Stick it to the Flu® - Frequently Asked Questions
Questions About the Seasonal Flu Shot Program
- Who's eligible for a seasonal flu shot at no charge?
A: In most cases, eligible members with preventive care benefits can receive a seasonal flu shot, subject to any applicable copayment, deductible or coinsurance, if they're enrolled in one of the following plans: 1
- BCBSNC group and individual plans with preventive care benefits
- Blue Medicare HMOSM
- Blue Medicare PPOSM
- Blue Medicare SupplementSM
- North Carolina State Health Plan
- North Carolina Federal Employee Program
- Where can I get a seasonal flu shot that's covered?
A: Eligible members with preventive care benefits can get a seasonal flu shot during flu season, while vaccine supplies last, at any of the following locations: 2
- Worksite clinic — Some members may receive a flu shot where they work. Many employers have chosen to host on-site flu shot clinics at no cost to the employee / member. Employers determine if family members may also participate. Members of a group plan should contact their Human Resources or benefits department for more information.
- Physician's office — Members who receive other services in addition to the flu shot will be required to pay any applicable copayment, coinsurance or deductible amounts. To find an in-network provider, visit Find a doctor.
- Participating immunizing pharmacists (NOT pharmacies, except participating CVS MinuteClinics) — Eligible members may go to an in-network, immunizing pharmacist (NOT pharmacy) or CVS MinuteClinic to receive a flu shot. A limited number of pharmacists have contracted with BCBSNC to administer the flu shot. Only eligible members ages 14 and older may receive flu vaccinations from pharmacists. Some members may pay a copayment, deductible or coinsurance, depending on their specific benefits. To find in-network pharmacists, visit the Find a doctor section of our site and under Advanced Search select "Pharmacist (Flu & Other Limited Injections)" under Convenience Care. To find a participating CVS Minute Clinic, select "Convenience Care Center" under Advanced Search.
- Why aren't all pharmacists able to provide covered flu shots?
A: Immunizing pharmacists in the BCBSNC network are licensed and certified to provide and administer vaccines, such as the flu shot, in retail pharmacies. In order for a vaccine received in a pharmacy to be covered, it must be administered by an immunizing pharmacist participating in our network. Immunizing pharmacists will only administer flu shots to eligible members ages 14 and older. To find a participating immunizing pharmacist, visit Find a doctor, and under Advanced Search select �Pharmacist (Flu & Other Limited Injections)� under Convenience Care.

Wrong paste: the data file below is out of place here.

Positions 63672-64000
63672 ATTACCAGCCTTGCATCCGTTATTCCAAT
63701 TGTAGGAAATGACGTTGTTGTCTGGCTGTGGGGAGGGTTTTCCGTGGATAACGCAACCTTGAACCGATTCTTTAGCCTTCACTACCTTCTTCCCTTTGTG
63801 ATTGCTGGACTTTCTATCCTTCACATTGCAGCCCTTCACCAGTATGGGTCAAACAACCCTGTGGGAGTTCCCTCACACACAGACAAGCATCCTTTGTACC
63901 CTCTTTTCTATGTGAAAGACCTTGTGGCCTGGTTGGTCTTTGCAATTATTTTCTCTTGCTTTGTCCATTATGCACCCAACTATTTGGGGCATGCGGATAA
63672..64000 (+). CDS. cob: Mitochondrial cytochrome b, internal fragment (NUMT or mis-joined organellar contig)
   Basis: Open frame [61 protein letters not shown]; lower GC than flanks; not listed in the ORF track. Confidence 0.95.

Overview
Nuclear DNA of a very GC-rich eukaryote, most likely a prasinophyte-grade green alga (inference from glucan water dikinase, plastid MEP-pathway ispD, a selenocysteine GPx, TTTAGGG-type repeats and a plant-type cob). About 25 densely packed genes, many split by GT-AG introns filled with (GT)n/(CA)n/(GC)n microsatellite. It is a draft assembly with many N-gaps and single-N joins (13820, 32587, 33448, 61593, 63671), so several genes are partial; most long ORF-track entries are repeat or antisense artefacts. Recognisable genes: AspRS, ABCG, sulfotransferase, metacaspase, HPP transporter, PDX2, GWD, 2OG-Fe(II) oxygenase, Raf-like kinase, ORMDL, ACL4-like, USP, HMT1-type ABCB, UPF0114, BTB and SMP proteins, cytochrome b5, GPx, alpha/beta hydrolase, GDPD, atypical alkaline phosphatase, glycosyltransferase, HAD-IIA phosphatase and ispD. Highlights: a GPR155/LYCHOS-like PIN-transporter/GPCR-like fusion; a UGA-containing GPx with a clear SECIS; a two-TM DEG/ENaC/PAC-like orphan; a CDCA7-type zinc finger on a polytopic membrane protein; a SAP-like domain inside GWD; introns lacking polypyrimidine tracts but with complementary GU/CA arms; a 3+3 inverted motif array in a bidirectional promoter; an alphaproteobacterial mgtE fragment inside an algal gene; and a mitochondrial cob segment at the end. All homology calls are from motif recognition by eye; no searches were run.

- When can I get a flu shot?
A: Members should contact their physician, employer, or participating pharmacist to find out when flu shots will be administered and to schedule an appointment.
- How do I know if I'm eligible to receive a covered seasonal flu shot?
A: You're eligible if you're a BCBSNC member with preventive care benefits. If you're unsure whether your BCBSNC individual or group plan includes preventive care benefits, or whether your preventive benefits are subject to a deductible, check your BCBSNC Benefit Booklet, contact your plan administrator or call BCBSNC Customer Service at the toll-free number listed on your BCBSNC ID card for more information.1
- Can I get my flu shot from a doctor who's not in the BCBSNC network?
Yes, but services will either be paid at the out-of-network benefit level or they won't be covered. Only physicians in the BCBSNC network are participating in the BCBSNC flu shot program. To find an in-network provider, visit Find a doctor.
- What if I'm a member but I live outside North Carolina?
Some large employers coordinate with Maxim Healthcare Services to schedule flu shot clinics at their worksites outside North Carolina. Members may be able to receive flu shots at those worksite clinics. If eligible members with preventive care benefits go to an in-network provider in their state, they won't be charged for the flu shot, although some members may pay a copayment, deductible or coinsurance, depending on their specific benefits.